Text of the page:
1 By the length; in a line with the length; lengthwise. Some laid along . . . on spokes of wheels are hung. Dryden.
2 In a line, or with a progressive motion; onward; forward. We will go along by the king’s highway. Numb. xxi. 22. He struck with his o’ertaking wings, And chased us south along. Coleridge.
3 In company; together. He to England shall along with you. Shak. All along, all trough the course of; during the whole time; throughout. “I have all along declared this to be a neutral paper.” Addison.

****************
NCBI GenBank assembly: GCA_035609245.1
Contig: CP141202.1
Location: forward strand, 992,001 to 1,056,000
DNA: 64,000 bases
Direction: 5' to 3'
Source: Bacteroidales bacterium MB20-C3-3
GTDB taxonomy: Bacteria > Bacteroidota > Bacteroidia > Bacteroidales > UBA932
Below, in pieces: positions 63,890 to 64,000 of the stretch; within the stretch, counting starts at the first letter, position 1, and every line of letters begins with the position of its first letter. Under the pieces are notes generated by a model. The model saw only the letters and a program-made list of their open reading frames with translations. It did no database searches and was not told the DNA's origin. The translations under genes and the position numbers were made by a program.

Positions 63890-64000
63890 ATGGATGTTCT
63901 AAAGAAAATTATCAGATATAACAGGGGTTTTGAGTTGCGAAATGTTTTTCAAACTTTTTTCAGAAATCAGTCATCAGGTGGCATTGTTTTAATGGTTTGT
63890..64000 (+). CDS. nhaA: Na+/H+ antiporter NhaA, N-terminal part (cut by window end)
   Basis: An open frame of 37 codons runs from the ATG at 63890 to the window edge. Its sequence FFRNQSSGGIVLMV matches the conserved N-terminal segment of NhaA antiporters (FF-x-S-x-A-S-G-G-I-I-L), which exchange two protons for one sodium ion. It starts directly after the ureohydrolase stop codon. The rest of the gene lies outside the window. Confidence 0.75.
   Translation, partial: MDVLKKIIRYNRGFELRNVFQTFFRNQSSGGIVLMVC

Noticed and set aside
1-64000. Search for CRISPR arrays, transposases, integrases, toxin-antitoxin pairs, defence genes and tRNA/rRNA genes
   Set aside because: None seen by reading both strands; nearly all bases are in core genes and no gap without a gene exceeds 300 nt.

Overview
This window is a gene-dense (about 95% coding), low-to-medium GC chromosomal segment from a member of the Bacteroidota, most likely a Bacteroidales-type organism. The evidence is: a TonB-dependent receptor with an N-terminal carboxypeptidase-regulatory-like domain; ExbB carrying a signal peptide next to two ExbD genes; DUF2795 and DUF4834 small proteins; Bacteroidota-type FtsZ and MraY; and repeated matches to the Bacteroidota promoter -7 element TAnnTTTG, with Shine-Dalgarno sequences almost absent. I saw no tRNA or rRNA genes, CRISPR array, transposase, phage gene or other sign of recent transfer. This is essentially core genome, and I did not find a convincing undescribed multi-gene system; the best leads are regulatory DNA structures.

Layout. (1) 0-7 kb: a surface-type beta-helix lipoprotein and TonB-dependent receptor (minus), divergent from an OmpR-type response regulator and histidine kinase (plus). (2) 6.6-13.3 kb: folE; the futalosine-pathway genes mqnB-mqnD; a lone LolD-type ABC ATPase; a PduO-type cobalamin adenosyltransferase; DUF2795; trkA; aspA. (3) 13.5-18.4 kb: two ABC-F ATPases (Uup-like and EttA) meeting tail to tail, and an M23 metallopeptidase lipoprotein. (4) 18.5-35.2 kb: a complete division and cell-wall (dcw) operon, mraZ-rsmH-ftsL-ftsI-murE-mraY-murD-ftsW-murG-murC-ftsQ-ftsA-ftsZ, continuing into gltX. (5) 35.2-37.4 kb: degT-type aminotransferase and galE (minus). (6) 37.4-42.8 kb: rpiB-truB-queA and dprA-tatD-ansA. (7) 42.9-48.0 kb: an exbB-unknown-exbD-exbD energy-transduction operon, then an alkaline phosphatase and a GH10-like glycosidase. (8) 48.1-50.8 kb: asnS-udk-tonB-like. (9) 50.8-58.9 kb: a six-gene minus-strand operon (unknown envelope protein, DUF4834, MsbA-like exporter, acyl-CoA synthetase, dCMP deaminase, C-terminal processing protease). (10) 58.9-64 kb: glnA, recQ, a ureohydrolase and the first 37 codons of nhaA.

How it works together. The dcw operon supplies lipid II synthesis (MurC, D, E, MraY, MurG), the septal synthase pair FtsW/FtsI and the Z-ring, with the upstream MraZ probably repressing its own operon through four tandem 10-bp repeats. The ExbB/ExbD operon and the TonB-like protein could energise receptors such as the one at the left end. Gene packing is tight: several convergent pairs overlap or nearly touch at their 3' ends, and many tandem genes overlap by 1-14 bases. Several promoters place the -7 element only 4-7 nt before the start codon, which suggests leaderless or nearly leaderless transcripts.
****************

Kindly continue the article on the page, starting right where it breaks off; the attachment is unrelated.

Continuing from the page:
By the length of, as distinguished from across. “Along the lowly lands.” Dryden. The kine . . . went along the highway. 1 Sam. vi. 12.
(Now heard only in the prep. phrase along of.) Along of, Along on, often shortened to Long of, prep. phr., owing to; on account of. [Obs. or Low. Eng.] “On me is not along thin evil fare.” Chaucer. “And all this is long of you.” Shak. “This increase of price is all along of the foreigners.” London Punch.